The Poetry Archive is an online collection of recordings of poets reading their work. From their About us page:

The Poetry Archive exists to help make poetry accessible, relevant and enjoyable to a wide audience. It came into being as a result of a meeting, in a recording studio, between Andrew Motion, soon after he became U.K. Poet Laureate in 1999, and the recording producer, Richard Carrington. They agreed about how enjoyable and illuminating it is to hear poets reading their work and about how regrettable it was that, even in the recent past, many important poets had not been properly recorded.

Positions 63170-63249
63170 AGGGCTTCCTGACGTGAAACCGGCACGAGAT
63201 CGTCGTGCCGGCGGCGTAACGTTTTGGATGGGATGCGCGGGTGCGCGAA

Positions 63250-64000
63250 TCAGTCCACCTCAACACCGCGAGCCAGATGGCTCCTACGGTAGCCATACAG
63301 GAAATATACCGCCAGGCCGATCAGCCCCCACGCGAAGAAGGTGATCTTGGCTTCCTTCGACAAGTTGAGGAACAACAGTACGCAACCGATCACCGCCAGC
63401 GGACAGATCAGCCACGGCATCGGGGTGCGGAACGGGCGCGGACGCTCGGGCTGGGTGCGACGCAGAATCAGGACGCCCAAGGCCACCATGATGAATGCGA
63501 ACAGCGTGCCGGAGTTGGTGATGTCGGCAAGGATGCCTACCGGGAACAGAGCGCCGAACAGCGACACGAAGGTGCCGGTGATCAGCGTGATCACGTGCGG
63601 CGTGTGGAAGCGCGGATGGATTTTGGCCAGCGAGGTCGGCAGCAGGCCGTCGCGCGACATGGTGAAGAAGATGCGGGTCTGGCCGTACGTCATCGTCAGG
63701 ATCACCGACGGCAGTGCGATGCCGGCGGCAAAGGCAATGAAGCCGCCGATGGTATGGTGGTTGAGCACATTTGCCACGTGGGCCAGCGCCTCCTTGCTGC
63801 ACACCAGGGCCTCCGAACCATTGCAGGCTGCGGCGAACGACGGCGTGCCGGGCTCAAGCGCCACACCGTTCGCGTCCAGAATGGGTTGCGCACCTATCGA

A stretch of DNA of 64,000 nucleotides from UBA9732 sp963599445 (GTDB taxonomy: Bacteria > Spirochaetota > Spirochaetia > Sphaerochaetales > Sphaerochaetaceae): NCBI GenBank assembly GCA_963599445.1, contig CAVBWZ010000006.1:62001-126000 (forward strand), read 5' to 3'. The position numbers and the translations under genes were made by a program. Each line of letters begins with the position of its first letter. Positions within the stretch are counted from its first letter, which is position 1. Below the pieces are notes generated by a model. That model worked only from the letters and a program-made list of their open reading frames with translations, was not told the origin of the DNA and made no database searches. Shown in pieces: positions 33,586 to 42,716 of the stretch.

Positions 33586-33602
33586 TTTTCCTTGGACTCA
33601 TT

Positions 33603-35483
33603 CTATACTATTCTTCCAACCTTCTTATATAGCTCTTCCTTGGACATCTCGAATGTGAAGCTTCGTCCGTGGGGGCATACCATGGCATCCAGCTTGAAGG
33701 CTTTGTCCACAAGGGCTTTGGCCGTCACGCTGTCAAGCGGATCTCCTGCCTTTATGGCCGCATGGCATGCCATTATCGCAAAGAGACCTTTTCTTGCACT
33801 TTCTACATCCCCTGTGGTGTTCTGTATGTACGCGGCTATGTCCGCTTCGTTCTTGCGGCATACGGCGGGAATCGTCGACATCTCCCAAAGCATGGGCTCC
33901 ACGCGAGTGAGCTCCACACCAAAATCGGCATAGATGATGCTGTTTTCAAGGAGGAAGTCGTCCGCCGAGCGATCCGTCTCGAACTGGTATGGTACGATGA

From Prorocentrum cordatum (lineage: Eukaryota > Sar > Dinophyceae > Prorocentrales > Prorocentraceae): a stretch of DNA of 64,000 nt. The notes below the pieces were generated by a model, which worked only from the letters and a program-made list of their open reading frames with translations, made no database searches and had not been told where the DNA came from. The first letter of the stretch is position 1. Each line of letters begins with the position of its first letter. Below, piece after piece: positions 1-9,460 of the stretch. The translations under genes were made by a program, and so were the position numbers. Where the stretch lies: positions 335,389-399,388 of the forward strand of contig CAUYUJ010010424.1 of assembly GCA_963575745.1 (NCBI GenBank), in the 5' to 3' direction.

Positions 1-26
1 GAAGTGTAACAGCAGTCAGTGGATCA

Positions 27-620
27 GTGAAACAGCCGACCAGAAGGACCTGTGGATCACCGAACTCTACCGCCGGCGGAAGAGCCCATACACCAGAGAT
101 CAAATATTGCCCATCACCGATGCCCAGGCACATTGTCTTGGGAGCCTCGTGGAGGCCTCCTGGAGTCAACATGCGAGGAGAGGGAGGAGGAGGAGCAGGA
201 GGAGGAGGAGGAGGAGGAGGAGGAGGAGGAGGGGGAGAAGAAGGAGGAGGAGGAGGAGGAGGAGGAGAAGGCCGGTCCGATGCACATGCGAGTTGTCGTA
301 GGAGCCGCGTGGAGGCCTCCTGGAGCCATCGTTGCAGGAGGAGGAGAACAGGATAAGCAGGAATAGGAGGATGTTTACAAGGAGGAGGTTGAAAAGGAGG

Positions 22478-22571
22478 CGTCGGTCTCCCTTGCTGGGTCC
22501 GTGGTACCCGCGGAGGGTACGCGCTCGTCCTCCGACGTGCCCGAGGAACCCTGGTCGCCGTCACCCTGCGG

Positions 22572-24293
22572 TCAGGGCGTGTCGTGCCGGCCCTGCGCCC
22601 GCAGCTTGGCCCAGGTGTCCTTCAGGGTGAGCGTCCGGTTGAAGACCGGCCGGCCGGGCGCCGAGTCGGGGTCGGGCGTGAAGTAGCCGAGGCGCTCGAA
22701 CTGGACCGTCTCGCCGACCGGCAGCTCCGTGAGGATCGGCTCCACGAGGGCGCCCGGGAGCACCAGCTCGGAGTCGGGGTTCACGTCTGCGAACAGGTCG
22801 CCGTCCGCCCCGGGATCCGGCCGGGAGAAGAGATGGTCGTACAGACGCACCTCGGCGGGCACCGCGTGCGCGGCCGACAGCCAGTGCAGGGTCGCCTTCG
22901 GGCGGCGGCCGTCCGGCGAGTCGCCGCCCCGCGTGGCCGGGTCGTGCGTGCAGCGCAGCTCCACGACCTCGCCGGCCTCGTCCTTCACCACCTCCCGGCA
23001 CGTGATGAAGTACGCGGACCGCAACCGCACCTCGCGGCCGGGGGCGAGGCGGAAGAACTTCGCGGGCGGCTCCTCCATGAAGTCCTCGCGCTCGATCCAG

Poetry was an oral art form before it became textual. Homer’s work lived through the spoken word long before any markings were made on a page. Hearing a poet reading his or her work remains uniquely illuminating. It helps us to understand the work as well as helping us to enjoy it. When a poet dies without making a recording, a precious resource is lost for ever and as time goes by that loss is felt more and more keenly. What would we not give to be able to hear Keats and Byron reading their work? And, if recording had been possible in the early nineteenth century, how inexplicable it would seem now if no-one had recorded their voices. Yet in the twentieth century, when recording technology became universal, there was no systematic attempt to record all significant poets for posterity and even some major poets – Thomas Hardy and A. E. Housman (as far as we know. Please tell us if you have a recording of Hardy or Housman reading his poetry!), for example – died without having been recorded at all. The Poetry Archive has, therefore, been created to make sure that such omissions never happen again and that everyone has a chance to hear major poets reading their work.